Lebanon's ethnic and religions diversity has had an enormous impact on its governmental system. Traditionally the president of the country is a Maronite Christian, the prime minister a Sunni Muslim, and the speaker of parliament a Shiite Muslim. The country is governed under the constitution of 1926 as amended. Under the constitution, the president, who is the head of state and wields real power, is elected by the legislature for a six-year term and cannot serve consecutive terms. The government is headed by the prime minister, who is appointed by the president. The unicameral legislature consists of the 128-seat National Assembly, whose members are elected by popular vote on the basis of sectarian proportional representation for four-year terms. There are independent secular courts based on the French system and religious courts for such issues as marriage, divorce, and inheritance. The Ta'if accord of 1989, which aimed at national reconciliation, gave Muslims a share in governmental power equal to that of Christians, and calls for all main religious groups to be represented in the cabinet. Administratively, Lebanon is divided into eight governorates.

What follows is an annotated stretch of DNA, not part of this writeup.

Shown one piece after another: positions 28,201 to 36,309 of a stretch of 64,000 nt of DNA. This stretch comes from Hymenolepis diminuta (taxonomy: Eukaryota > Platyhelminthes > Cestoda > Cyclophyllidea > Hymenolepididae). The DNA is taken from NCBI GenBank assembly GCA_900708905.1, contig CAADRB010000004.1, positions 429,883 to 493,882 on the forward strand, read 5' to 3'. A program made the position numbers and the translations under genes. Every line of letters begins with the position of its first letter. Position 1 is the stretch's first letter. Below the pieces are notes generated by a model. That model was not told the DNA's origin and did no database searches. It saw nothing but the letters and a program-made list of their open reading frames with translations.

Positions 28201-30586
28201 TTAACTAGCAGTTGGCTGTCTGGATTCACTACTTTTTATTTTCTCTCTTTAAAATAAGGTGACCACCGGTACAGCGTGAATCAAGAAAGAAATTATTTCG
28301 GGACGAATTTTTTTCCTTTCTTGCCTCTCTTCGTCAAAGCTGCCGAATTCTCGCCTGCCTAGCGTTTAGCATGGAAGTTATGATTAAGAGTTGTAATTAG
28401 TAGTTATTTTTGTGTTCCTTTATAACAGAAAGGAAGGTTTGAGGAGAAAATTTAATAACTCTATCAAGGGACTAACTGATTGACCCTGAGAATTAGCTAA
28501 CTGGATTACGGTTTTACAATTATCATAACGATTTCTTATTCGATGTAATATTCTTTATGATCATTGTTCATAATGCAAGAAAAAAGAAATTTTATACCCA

The Columbia Electronic Encyclopedia, 6th ed. Copyright © 2012, Columbia University Press. All rights reserved.
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